in spite of the problem with my left knee. Zaan was content to cycle
behind me the last stretch – unable to make town before it became too
dangerous with the darkness and pain.
July 27, 1998: Day 14
Geraldton to Mattice – 278 Km.
I was glad to pass Geraldton because of all the pain I endured last year.
Inspite of my ache and pain I was happy in my mind. One gets so confused
about time / days. The only thing in one’s mind is to do miles and
concentrate on your body – intake, food and to pay attention to present
injuries. You push your body and mind to the limit. That’s why they call
it a challenge.
We are happy about our progress in spite of bad road surface and rain.
July 26, 1998: Day 13
We started late from Thunder Bay - 7a.m. When the tough get going the
going gets tough!! We are still on the road , it’s day 13 and our
bodies are telling us to please stop now. This is such an incredible
challenge in all regards - physically , mentally , emotionally.
Our 1st stop was at 58 Km. - sore knees for Arno, sore seat for me. These
wounds will take a few weeks to heal so taking a day off to rest won't
help. Arno is worried that I will quit today, but we keep peddling to make
The road surface varies a lot. We pass signs that say "Road Improvement
Project - completion Fall 1998". We are never quite sure if we should
rejoice or prepare for the worst. Today we cycled on gravel and poor roads
for many kilometers. It rained quite a bit too , so it was a bit muddy.
I really enjoyed the change in weather and road surface – everything is
relative - so we can go on any road. In some places the road was like a
race track and we'd do really good time – 34Km/hr.
We cycled past a dead skunk in the road - I thought I was going to puke.
We stopped often today to tend to sore and stiff knees from the rain. We
are out of dry clothes and tomorrow will be another challenge.
We miss you all at home and hope you are thinking of us. At anytime we
appreciate your thoughts. Checked in this night at Geraldton for a good
260 Km. - at 9 p.m. We are about half way, so we know we have to still
endure what we have done till now.
July 25, 1998: Day 12
We started at 6 a.m. from Ignace, where we camped at a lovely spot on the
lake . It’s beautiful here . The morning was really freezing - even
though we had 3 layers on.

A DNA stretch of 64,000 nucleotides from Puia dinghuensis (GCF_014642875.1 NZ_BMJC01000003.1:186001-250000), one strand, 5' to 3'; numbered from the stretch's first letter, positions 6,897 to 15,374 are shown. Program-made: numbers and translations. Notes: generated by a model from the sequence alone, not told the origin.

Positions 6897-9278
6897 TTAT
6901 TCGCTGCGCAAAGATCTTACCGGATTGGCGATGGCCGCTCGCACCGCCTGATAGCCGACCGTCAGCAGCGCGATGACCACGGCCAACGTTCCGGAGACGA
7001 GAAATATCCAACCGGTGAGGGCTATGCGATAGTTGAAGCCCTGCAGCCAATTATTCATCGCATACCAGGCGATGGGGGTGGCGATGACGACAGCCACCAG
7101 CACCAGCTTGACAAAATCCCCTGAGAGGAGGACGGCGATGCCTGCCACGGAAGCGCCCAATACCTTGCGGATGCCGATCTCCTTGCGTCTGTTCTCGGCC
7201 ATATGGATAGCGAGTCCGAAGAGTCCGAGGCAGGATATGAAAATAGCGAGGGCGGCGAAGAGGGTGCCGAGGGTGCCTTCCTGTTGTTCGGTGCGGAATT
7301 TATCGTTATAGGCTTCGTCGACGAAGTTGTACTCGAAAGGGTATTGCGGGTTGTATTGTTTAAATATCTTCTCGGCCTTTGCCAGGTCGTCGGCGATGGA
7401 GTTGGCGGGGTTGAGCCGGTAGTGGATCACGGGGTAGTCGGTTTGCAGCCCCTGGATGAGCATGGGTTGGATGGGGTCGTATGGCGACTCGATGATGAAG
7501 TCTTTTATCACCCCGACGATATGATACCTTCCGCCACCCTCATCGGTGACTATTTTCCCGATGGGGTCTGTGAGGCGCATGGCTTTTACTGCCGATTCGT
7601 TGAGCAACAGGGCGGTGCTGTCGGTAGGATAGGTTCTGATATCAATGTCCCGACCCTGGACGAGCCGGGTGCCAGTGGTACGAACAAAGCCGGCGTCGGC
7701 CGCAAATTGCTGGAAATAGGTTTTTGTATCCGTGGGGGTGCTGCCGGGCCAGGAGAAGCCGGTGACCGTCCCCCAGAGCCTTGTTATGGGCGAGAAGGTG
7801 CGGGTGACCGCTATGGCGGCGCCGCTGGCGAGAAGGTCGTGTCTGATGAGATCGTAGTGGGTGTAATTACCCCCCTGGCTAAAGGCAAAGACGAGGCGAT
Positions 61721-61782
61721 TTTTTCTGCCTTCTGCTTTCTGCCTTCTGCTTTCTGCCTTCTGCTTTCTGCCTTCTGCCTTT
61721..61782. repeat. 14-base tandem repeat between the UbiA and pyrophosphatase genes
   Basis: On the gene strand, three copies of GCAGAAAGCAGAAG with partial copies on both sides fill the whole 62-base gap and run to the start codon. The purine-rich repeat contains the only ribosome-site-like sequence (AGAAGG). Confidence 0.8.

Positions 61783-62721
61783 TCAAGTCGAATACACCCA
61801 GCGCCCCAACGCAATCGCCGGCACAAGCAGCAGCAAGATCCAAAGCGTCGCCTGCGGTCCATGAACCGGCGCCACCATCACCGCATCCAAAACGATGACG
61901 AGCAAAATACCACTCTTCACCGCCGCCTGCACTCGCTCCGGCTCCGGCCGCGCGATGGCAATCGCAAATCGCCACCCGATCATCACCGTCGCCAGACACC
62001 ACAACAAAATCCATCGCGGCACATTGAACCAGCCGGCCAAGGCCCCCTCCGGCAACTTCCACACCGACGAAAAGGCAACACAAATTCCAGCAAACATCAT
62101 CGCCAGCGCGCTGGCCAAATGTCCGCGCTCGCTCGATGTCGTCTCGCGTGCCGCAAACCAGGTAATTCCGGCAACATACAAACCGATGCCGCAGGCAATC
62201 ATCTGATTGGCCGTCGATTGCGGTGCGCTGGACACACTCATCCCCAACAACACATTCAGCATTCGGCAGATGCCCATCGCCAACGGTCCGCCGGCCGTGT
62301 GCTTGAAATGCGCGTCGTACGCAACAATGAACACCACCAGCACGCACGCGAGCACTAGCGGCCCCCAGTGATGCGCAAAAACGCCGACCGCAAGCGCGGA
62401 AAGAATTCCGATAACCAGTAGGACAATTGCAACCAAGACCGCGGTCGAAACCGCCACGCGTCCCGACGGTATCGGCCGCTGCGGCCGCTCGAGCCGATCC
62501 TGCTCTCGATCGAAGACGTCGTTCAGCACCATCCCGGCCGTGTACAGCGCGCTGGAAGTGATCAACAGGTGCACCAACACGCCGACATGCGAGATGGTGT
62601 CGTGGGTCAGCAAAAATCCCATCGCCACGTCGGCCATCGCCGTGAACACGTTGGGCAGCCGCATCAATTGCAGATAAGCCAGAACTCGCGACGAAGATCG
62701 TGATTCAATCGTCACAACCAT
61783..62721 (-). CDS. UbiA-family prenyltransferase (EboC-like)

My wounds on my "seat" have gone septic and the anaesthetic cream doesn't
kill the pain. Every revolution is painful - luckily there is a Doctor on
board who has started me on antibiotics.
Arno’s knee ( which was hurt in the car accident ) is always good in the
morning, and slowly deteriorates toward the end of the day. We have found
that 60 Km. at a time works. So 60, 120. 180, 240 (till the end) is what
we do. At the rests we ice knees, eat, pop pills and various meal
replacement drinks. Coffee helps too, but not too much, otherwise it
interferes with hydration (as does alcohol).
Our 3rd stop of the day took us to near the Kakabeka Falls . We loaded the
bikes into the Izuzu and drove to the Falls. It was truly beautiful. Arno
was there last year and really wanted to show the rest of us. We took
Photos and Video and saw a ( ) the size of a house. Back to where we
stopped - now the last push to the Terry Fox Monument. The road before
Thunder Bay was very bad- lots of pot holes , ruts, gravel - very uneven.
Lake Superior is Huge!
The Terry Fox Monument put goose bumps on me. It’s incredible !! to think
he couldn't get a sponsor and by the time he got to Thunder Bay he had
raised 24 million dollars, on one real leg and one artificial leg. It was
very inspiring!! More photos and then off to find a camp site – a total of
255 Km. for the day .
Will let you know how it goes tomorrow.
July 24, 1998: Day 11 - Friday -
Kenora - what a beautiful place . As Neil said - we can live here. If you
only have to cycle and not all the additional problems. First the fridge
packed up. Two thousand dollars later a new one was installed in